Featured Research

from universities, journals, and other organizations

UIC Research Suggests New Way To Stop Growth Of Cancer Cells

Date:
November 14, 2002
Source:
University Of Illinois At Chicago
Summary:
A new study from the UIC College of Pharmacy may lead to the development of a drug to stop the growth of cancer cells. The study, published in the September issue of the journal Nature Medicine, was described in an editorial in the journal Nature as being among the most important recent findings in cancer-targeting research.

A new study from the UIC College of Pharmacy may lead to the development of a drug to stop the growth of cancer cells. The study, published in the September issue of the journal Nature Medicine, was described in an editorial in the journal Nature as being among the most important recent findings in cancer-targeting research.

Dr. Lucio Miele, associate professor of biopharmaceutical sciences, and his team have developed a gene therapy approach as well as a potentially new use for a class of drugs known as GSIs, or gamma-secretase inhibitors, which are already under investigation as a treatment for Alzheimer's disease.

GSIs are drugs that block gamma secretase, an enzyme that produces a harmful protein in the brains of people with Alzheimer's. Miele's study shows that inhibiting gamma secretase also can block intercellular communications in cancer cells.

Cancer occurs when several genes within a cell are damaged. Earlier research has found that a type of gene called Ras is one of the most commonly damaged or inappropriately activated genes in human malignant tumors. Miele's research builds on that discovery.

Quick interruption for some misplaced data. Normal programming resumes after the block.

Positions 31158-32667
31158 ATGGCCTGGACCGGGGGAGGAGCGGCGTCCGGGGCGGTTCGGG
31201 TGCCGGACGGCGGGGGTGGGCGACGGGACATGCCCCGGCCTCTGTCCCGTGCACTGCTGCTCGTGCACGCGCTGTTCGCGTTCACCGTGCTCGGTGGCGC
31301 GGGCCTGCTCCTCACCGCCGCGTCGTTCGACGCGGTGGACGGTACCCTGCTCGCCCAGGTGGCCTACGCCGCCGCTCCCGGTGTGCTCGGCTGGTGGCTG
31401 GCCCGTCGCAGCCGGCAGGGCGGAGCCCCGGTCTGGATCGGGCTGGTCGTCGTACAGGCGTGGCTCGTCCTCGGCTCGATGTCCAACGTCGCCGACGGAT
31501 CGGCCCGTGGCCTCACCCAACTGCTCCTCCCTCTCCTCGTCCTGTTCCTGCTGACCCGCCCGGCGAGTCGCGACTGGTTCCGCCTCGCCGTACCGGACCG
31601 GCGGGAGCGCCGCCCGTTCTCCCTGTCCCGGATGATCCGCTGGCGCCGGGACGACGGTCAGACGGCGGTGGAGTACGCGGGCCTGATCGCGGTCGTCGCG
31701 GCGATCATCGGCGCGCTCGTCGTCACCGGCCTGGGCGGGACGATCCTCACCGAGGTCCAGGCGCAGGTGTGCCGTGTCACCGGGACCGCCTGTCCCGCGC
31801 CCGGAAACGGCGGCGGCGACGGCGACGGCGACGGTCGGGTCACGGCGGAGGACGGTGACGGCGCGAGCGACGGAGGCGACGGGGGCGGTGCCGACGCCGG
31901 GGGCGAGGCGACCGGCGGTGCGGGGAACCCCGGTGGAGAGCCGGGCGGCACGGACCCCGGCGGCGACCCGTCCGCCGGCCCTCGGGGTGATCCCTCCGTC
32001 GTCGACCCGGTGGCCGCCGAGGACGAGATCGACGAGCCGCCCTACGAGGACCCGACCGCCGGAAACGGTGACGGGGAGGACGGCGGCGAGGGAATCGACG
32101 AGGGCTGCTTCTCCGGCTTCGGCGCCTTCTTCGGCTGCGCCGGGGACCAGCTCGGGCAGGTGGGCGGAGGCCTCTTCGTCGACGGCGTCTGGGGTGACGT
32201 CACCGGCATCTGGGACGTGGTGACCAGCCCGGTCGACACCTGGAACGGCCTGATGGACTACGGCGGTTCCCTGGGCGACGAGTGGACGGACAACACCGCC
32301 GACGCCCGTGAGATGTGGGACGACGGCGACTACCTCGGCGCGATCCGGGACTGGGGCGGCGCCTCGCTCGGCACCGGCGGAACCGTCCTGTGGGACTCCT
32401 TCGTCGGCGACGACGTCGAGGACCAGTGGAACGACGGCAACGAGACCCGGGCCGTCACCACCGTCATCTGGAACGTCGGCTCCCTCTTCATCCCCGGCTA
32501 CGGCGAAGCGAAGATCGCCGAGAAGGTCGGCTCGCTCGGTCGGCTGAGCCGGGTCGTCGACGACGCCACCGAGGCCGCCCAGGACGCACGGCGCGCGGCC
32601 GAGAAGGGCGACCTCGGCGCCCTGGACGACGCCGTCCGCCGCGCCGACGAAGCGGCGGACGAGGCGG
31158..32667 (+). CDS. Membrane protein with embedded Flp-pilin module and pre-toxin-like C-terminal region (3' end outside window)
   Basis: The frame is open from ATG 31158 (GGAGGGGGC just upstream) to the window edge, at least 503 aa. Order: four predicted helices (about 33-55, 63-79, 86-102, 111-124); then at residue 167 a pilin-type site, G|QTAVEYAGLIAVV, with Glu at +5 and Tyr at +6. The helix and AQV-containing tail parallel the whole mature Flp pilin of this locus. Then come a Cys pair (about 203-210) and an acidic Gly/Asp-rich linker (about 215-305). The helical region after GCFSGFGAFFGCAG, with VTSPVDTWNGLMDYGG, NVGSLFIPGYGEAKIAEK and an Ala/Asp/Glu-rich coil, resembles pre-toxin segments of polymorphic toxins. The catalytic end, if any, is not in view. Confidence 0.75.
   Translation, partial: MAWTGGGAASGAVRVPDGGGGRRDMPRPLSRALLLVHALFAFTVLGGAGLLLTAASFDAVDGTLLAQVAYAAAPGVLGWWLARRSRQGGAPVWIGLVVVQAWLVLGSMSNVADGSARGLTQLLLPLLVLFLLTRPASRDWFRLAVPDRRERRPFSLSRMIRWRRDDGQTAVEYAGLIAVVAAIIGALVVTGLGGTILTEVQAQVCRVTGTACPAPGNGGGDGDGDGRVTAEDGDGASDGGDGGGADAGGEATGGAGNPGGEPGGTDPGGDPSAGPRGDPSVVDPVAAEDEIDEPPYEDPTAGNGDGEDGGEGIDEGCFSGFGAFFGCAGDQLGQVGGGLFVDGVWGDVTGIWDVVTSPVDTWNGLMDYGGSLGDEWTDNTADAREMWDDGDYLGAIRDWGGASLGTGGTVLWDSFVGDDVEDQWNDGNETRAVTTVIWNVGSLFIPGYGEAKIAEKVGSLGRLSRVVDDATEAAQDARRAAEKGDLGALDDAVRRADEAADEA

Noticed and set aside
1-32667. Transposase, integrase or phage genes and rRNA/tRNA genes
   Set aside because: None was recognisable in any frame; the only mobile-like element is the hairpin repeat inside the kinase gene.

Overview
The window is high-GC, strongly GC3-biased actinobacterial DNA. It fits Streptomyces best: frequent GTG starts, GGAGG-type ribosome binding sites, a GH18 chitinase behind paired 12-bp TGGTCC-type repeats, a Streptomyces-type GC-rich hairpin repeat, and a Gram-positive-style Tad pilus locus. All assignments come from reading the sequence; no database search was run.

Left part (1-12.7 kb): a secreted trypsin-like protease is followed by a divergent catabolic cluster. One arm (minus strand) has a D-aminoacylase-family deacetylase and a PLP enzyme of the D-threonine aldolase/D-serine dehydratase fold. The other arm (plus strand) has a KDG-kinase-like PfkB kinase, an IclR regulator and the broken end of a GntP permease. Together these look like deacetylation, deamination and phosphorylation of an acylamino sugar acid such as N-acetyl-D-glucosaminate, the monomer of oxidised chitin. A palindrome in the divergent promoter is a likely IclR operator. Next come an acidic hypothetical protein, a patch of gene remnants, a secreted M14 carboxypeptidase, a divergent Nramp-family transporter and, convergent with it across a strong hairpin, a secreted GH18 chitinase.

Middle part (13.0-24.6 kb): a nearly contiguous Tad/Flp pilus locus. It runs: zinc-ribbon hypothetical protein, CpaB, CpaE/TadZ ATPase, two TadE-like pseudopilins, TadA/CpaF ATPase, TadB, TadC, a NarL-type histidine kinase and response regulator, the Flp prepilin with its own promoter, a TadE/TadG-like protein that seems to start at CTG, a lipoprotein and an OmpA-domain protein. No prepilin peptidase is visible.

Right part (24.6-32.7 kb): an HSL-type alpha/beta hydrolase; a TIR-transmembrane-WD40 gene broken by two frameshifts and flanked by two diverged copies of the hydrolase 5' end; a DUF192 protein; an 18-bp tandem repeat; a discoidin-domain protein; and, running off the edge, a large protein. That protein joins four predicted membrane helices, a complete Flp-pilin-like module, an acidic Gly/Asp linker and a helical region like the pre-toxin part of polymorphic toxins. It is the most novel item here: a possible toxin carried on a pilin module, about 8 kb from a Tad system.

His findings show that when damaged or excessively activated in human cells, Ras, through gamma secretase, activates a protein known as Notch-1, which in turn triggers a chain of events that allow cancer cells to grow.

"If we stop Notch, we stop Ras and, ultimately, we can stop cancers that depend on it for survival," Miele says.

Miele is one of several scientists who have been finding Notch gene alterations in various cancers. "But all that had been found so far was that the expression of these genes seemed increased in various tumors for unknown reasons," Miele said. "Nobody had described what causes this alteration, nor, most importantly, that these genes and proteins can be directly targeted for cancer treatment.

"The really exciting discovery for us is that you can stop cancer cells by just switching off these Notch genes or blocking the activation of notch proteins by gamma secretase," he said.

"This therapy works very well in model human cancer cells created in the laboratory, and it works even better in cells from an actual cervical cancer," Miele said, noting that this result was demonstrated both in the test tube and in experimental tumors formed by human cancer cells in mice. The test tube and mouse studies indicate that gamma secretase inhibitors warrant further investigation, he says. "This means there is a new potential target against which cancer drugs can be developed."

While Miele cautions that more studies are needed to establish which types of cancer could benefit from gamma secretase-blocking drugs or Notch-blocking gene therapy, he says his research and work from other laboratories indicate the potential for therapeutic applications to several types of human malignancies, including breast, cervical, head and neck, endometrial and renal cancers, some colon and lung cancers, aggressive melanomas, pleural mesotheliomas and certain lymphomas and leukemias.